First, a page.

Do you have a favorite TV show? Did you know that many TV shows actually include many important life lessons in their episodes? And many of these same TV shows also teach us very important lessons about leadership too!
Take 15 minutes to think about a lesson about leadership you learned from a TV show. It could be something obvious (ex. an example of someone being a leader in a workplace or school, someone leading a sports team, etc.) or something less obvious (ex. someone encouraging another person, someone standing up for another person, causing a change or making a difference in their community, etc.). Then, if you are doing this as a public speaking activity, you will come to the front of the class and present your scenario to your peers, answering these questions in your presentation:
- What is the name of the TV show?
- What happens in the episode where a character uses leadership?
- How can this be applied to our own lives?
If you are doing this activity as a team building activity, instead of presenting the scene to the class, you and your group will pick one scene together and act out the scene for the class! You do not have to act it out word for word, so you can feel free to put your own spin on the scene.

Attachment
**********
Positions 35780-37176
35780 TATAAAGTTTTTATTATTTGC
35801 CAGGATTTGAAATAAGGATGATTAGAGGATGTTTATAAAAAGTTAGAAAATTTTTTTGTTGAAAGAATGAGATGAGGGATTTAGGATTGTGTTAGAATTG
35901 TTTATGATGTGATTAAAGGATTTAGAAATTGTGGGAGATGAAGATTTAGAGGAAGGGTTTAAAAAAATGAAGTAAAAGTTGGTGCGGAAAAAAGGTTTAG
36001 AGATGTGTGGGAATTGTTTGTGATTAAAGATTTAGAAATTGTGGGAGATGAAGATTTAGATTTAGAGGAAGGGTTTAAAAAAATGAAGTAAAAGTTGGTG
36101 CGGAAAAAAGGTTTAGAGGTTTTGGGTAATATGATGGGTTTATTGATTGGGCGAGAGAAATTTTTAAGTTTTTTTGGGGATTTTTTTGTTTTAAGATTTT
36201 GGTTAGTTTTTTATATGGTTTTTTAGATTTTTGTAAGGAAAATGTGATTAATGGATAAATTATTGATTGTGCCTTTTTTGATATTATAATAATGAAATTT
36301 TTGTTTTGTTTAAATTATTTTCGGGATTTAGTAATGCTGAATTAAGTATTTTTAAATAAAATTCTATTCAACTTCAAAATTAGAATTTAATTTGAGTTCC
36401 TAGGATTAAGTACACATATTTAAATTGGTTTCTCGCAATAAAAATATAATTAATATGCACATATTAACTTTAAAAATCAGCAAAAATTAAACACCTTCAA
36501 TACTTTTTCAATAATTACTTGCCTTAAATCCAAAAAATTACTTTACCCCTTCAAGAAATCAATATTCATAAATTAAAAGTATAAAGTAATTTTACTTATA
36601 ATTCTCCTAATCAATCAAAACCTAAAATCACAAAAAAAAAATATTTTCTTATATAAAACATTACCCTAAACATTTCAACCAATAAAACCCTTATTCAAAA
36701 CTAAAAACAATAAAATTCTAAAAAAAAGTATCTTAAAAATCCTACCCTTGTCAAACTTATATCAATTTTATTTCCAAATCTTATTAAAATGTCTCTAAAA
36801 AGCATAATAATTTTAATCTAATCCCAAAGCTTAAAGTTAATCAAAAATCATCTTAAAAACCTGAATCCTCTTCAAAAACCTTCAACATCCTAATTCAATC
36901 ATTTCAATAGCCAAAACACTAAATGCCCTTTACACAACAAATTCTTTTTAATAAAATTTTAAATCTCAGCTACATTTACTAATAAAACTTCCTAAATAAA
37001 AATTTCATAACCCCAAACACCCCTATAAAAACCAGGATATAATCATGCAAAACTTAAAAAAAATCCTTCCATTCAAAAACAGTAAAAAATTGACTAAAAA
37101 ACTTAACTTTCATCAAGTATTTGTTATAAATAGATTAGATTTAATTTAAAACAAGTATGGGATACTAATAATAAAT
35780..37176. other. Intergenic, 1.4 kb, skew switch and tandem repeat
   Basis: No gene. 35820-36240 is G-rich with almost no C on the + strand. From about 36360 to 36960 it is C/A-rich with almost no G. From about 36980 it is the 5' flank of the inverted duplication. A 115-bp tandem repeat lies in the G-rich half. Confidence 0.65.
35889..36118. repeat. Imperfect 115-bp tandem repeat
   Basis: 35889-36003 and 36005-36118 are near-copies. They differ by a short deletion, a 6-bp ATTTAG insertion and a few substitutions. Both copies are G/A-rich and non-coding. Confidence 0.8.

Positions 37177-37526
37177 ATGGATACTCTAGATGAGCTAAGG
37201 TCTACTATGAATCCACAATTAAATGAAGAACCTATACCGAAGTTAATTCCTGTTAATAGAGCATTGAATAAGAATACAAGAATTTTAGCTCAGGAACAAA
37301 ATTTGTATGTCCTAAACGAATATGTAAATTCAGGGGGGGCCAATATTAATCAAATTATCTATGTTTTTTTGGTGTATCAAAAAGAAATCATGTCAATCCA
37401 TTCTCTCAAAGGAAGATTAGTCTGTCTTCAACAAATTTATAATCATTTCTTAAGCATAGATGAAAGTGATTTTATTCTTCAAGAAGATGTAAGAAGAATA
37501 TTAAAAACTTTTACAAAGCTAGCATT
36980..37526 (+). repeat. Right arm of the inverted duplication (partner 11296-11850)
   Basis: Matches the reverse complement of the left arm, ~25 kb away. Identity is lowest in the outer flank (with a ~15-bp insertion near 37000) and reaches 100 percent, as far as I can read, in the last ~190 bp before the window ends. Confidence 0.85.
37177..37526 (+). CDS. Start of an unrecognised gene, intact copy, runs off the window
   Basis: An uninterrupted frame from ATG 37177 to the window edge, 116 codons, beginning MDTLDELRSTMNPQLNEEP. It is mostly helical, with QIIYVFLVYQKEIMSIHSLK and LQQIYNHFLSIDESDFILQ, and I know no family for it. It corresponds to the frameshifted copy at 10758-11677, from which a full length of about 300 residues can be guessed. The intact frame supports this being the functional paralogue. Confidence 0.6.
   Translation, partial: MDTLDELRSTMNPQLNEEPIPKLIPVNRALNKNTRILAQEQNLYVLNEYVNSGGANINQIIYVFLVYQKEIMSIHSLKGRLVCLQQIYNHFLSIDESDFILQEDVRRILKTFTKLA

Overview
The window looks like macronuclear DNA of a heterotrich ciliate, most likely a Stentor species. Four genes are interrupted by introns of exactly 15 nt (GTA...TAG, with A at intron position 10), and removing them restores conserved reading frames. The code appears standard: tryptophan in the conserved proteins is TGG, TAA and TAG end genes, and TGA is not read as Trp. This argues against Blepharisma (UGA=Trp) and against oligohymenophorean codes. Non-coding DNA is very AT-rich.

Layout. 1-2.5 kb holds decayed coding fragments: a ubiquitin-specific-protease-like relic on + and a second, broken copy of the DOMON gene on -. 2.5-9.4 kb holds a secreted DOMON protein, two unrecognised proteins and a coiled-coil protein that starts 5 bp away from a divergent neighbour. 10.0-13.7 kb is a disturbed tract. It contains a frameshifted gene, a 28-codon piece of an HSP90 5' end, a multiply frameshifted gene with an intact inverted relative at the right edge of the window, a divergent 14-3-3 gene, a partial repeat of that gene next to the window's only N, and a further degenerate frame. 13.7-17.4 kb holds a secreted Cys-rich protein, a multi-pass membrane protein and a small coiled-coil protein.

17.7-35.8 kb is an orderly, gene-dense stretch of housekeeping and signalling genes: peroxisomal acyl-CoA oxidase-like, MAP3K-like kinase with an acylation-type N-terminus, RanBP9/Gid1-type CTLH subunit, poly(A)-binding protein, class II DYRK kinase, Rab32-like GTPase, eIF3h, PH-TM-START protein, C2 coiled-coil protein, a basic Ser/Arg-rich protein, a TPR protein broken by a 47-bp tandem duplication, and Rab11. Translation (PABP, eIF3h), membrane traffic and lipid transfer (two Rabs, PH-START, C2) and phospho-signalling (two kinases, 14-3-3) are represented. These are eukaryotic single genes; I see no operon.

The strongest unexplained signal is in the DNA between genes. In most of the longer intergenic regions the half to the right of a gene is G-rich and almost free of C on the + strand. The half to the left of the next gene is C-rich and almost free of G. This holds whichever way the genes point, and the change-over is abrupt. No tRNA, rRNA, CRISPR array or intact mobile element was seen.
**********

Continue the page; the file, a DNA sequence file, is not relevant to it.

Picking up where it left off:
In this activity, we combine Find Someone Who with Hand Signs to make a new game- assigned leader style! In this activity, students do the Find Someone Who Activity (assigned leader style) where they have to take turns figuring out how many people in the class can do a certain thing listed on the page. However, in this version, the students have to lead the group without talking. For example, if they have to find out how many like jazz music, they have to act it, until people notice they are acting out jazz music. To add another twist to this, they start acting these out one by one, but then begin doing it in twos, so they get practice with leadership as well.